How To Deal With an Unexpected Expense

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It happens to us all. The transmission blows on your car right around the time your son needs braces and your washing machine decides to call it quits.

All of these are unexpected expenses and something we need to deal with throughout life.

Being prepared as much as you can is your best bet when life throws you a financial curveball.

Do your best to anticipate upcoming expenses. If you’re driving an older car, or your dishwasher has seen its better days, start saving up to replace the item.

You may also want to start keeping an eye out for good deals on the replacement.

An even better strategy is to have an emergency savings fund. Set up a savings account and add to it monthly. Use it only for completely unexpected expenses.

Make sure you know what’s in the account. And once you have to take money out of it replace it as quickly as possible.

This brings us to a good point.

Here’s how to recover quickly after that purchase. Go over your budget (you have one of those, right?) and look if you can temporarily cut back on some things.

Use cashback apps for everything (I love Ibotta).

Stop ordering pizza every Friday night and make your own at home. Skip a night out on the town and watch a couple of movies on Netflix instead of going to the theatre.

Use the money you’re not spending for the next few months to refill your emergency fund. For an extra boost, work a few hours of overtime, start an online side hustle, take paid surveys or pick up a part-time job to get back on track fast.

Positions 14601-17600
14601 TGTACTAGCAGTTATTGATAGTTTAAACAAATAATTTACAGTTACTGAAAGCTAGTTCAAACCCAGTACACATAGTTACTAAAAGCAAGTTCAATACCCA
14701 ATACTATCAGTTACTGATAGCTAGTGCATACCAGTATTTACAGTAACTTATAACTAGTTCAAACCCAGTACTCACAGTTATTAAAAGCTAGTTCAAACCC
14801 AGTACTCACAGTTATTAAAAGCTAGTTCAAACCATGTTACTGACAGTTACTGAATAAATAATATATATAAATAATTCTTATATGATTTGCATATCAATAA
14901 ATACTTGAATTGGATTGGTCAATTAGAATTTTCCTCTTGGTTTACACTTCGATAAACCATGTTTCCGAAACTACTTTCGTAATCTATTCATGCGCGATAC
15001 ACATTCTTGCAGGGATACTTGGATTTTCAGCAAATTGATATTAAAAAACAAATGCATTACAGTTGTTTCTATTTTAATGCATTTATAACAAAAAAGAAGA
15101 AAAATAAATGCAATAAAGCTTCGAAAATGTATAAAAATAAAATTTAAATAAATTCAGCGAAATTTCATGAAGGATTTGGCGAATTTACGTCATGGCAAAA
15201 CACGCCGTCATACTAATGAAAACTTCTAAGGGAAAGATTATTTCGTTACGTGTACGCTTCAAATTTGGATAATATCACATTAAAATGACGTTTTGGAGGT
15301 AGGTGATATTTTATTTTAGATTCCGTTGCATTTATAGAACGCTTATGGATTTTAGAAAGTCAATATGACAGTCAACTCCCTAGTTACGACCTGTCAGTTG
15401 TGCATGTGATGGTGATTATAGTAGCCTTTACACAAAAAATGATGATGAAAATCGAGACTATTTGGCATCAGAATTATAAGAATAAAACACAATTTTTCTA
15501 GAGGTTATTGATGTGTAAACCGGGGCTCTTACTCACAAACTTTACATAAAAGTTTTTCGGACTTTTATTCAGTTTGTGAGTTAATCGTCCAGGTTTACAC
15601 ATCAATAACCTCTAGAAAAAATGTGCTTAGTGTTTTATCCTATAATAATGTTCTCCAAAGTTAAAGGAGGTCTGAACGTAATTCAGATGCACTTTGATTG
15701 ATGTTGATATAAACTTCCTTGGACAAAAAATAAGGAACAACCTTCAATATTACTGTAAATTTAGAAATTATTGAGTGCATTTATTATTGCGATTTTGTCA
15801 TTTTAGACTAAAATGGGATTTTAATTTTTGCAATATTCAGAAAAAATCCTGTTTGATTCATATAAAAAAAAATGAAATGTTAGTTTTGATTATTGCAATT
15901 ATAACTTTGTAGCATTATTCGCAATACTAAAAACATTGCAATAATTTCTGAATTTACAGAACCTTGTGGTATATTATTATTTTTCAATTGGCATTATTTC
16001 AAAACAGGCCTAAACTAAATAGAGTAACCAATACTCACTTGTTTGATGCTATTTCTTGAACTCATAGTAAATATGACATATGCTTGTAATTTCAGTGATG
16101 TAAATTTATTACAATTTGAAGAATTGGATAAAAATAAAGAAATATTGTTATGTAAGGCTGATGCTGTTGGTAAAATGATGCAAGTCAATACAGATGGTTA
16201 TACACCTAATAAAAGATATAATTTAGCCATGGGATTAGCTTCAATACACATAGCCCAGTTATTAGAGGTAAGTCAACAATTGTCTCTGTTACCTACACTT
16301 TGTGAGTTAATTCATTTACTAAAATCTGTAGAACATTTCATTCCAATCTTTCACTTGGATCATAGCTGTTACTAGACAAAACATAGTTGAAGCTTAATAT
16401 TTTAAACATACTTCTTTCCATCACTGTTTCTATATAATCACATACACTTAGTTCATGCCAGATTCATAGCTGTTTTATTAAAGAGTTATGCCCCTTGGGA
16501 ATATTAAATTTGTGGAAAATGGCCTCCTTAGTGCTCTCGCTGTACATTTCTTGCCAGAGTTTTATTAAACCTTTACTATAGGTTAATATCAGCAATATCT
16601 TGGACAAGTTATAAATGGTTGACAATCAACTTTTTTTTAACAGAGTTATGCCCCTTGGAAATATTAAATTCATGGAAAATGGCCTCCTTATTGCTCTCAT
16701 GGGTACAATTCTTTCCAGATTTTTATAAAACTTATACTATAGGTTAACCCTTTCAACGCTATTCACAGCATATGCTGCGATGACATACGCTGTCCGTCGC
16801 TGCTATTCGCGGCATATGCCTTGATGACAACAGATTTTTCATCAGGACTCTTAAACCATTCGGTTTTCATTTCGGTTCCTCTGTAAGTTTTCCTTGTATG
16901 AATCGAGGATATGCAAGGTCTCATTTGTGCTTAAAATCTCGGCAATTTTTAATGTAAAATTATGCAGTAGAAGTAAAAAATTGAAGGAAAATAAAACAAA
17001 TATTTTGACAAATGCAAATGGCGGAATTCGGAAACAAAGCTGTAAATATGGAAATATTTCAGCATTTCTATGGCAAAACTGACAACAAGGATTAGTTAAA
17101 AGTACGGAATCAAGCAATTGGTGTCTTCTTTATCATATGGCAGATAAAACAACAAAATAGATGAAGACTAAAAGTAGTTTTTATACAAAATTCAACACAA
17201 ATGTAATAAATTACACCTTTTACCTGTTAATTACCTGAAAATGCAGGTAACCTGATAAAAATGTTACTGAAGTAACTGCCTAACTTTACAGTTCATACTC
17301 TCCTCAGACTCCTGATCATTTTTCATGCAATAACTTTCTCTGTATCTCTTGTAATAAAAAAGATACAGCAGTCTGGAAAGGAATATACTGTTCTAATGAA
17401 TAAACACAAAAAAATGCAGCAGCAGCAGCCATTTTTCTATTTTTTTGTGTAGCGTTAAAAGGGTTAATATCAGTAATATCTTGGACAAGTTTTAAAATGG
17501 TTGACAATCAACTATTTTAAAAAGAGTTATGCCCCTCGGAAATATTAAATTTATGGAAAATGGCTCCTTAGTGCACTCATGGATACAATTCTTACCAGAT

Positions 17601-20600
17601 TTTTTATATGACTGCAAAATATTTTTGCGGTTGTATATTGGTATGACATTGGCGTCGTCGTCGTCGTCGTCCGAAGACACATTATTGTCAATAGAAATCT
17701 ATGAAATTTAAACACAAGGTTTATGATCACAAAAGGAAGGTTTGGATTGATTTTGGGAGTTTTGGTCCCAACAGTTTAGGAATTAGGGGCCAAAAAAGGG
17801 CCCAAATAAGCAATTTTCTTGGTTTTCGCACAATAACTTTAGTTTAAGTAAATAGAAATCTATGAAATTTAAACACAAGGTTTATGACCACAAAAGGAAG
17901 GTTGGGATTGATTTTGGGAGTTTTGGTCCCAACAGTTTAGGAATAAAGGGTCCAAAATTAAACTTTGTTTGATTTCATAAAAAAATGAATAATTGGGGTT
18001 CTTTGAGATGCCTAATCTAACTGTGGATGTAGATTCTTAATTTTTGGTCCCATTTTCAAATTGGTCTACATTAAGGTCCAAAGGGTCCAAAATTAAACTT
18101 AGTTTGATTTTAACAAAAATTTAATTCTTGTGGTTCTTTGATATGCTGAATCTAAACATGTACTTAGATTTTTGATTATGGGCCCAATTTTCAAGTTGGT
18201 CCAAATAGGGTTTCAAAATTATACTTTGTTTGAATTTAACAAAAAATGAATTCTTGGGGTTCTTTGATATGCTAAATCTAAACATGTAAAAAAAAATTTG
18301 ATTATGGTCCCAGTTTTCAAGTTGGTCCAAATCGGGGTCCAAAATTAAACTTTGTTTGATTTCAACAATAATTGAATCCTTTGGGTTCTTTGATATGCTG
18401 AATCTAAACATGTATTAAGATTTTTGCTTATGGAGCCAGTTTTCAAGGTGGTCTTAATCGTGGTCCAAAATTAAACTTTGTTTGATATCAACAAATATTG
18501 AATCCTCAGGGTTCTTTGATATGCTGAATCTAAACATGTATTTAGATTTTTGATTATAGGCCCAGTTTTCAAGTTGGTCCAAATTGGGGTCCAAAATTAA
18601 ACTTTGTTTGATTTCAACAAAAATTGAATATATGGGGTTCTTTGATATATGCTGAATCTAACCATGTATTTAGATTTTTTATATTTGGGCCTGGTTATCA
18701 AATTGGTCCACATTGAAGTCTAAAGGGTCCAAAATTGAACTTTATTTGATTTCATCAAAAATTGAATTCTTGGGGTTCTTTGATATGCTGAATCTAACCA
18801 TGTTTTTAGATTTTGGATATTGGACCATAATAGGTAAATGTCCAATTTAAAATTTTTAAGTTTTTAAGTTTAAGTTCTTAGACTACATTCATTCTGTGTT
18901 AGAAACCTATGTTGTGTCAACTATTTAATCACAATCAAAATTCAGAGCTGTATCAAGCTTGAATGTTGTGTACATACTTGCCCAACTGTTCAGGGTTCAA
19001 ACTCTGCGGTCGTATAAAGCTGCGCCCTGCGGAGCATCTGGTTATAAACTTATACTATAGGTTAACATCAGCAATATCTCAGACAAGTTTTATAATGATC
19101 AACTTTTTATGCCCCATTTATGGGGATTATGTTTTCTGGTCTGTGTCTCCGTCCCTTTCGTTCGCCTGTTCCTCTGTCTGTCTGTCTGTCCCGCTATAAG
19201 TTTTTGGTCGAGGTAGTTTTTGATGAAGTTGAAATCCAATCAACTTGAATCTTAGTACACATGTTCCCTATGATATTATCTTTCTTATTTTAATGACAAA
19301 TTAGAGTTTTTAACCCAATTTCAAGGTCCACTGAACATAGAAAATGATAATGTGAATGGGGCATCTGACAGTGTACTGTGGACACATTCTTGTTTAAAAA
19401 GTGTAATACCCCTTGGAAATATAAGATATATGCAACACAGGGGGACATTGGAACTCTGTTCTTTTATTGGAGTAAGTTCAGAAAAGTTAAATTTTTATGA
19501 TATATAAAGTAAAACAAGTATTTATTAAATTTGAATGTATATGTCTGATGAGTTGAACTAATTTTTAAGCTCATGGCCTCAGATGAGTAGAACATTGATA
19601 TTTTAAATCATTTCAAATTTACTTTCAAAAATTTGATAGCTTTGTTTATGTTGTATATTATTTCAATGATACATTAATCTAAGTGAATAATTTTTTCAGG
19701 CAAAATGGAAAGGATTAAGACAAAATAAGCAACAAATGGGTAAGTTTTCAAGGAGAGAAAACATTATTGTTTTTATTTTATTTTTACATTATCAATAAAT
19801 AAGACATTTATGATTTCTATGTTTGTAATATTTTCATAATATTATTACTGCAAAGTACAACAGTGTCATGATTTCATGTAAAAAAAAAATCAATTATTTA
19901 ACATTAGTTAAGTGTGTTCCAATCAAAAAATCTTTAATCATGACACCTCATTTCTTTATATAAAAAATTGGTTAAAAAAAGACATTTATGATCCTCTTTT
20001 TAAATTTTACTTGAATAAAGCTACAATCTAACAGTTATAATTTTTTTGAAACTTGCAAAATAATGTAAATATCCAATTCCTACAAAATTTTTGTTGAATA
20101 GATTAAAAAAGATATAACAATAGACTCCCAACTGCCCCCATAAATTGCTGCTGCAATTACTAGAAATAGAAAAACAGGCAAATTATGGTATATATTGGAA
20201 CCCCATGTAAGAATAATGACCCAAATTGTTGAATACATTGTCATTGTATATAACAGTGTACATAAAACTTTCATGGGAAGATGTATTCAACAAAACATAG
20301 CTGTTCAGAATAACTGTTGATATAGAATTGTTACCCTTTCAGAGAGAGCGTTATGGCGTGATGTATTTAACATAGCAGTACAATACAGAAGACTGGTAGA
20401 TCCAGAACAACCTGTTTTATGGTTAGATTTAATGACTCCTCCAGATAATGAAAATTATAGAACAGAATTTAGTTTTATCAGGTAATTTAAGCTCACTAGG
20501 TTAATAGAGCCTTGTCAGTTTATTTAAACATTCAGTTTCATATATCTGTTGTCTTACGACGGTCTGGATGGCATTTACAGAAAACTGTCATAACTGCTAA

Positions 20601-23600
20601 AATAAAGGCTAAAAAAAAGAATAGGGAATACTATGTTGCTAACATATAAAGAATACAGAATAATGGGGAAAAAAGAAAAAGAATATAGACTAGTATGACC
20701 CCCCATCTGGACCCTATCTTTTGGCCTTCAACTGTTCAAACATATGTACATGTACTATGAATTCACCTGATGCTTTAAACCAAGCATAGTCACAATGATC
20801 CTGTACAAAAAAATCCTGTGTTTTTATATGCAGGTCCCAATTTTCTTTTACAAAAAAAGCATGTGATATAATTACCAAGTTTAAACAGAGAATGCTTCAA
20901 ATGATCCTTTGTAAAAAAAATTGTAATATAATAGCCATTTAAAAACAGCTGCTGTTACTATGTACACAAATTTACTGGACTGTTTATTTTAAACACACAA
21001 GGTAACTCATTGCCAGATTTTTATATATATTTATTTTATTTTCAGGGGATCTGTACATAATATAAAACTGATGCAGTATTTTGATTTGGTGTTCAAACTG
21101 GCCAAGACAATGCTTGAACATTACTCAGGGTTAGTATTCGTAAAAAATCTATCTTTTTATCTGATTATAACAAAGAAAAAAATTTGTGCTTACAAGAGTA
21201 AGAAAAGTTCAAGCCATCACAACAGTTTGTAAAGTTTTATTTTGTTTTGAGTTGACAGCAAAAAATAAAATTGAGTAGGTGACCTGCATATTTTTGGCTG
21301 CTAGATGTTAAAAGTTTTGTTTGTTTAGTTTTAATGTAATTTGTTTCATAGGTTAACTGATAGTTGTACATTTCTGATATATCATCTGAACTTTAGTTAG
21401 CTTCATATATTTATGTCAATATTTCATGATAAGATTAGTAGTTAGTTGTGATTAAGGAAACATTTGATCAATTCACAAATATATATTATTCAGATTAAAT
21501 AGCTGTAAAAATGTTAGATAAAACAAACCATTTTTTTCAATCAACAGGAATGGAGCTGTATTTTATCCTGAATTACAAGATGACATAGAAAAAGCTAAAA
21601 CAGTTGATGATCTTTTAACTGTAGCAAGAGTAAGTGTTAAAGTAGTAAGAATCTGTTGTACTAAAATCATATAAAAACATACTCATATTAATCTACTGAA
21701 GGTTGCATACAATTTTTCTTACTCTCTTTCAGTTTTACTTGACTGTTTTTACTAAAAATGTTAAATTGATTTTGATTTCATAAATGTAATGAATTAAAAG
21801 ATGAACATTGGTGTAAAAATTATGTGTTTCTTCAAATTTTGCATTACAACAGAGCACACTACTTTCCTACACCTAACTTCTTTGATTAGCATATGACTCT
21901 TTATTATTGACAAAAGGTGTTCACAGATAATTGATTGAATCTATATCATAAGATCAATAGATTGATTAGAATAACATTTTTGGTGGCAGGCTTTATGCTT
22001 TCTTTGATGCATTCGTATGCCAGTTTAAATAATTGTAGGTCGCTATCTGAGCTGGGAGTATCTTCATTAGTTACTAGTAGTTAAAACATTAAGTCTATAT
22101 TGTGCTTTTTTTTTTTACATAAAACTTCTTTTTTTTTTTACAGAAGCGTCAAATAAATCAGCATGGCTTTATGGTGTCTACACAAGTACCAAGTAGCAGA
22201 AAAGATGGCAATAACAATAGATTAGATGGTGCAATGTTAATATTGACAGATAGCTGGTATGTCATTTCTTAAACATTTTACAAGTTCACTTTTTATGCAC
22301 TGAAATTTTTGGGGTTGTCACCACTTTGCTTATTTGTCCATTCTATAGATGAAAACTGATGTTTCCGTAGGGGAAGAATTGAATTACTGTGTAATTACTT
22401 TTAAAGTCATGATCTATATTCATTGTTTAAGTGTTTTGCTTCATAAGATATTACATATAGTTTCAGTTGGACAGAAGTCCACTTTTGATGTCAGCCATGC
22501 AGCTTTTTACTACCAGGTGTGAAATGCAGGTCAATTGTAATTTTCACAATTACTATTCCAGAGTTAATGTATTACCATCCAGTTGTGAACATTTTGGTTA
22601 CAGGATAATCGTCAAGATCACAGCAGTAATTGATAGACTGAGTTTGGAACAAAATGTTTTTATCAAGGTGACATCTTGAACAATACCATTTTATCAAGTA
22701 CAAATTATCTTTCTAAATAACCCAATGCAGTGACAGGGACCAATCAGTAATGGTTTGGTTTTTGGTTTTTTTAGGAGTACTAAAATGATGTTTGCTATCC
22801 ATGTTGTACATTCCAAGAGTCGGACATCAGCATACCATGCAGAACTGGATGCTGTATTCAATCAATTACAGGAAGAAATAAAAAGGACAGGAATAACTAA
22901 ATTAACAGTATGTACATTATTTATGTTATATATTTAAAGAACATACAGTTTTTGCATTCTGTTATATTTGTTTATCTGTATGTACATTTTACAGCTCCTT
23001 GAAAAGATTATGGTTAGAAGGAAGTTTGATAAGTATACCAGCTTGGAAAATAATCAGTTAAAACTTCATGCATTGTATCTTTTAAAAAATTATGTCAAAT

But what do you do when the expense comes up before you’ve had a chance to set up the emergency fund? Take a deep breath and assess the situation.

Can you make do without the item for a little while? Just long enough to scrape together the funds to repair or replace it. If it’s the dishwasher, that’s easy. You can wash dishes by hand for a little while.

If it’s the fridge or the car you rely on to get you to work each day, that’s a different story.

If you need the item that broke, evaluate if it would be less expensive to repair than replace. Even if it isn’t the perfect solution, it may get you to work until you can save up for a different car.

Shuffle your money around and if there is no other option, charge it to the credit card and get to work. Your one and only goal right now is to pay off that expense.

If you stick every penny of discretionary income towards paying it back, it won’t take you long.

As soon as your bills and credit cards are paid off, do what you can to get that emergency fund set up. Next time something breaks, you’ll be stress-free and so glad you took the time to put a system in place.


About Emma Healey

Emma is a recognised family finance and budgeting expert and founder of Mum's Money. Her advice has been featured in Readers Digest, Yahoo Finance, Lifehacker, The Simple Dollar, MSN Money and more.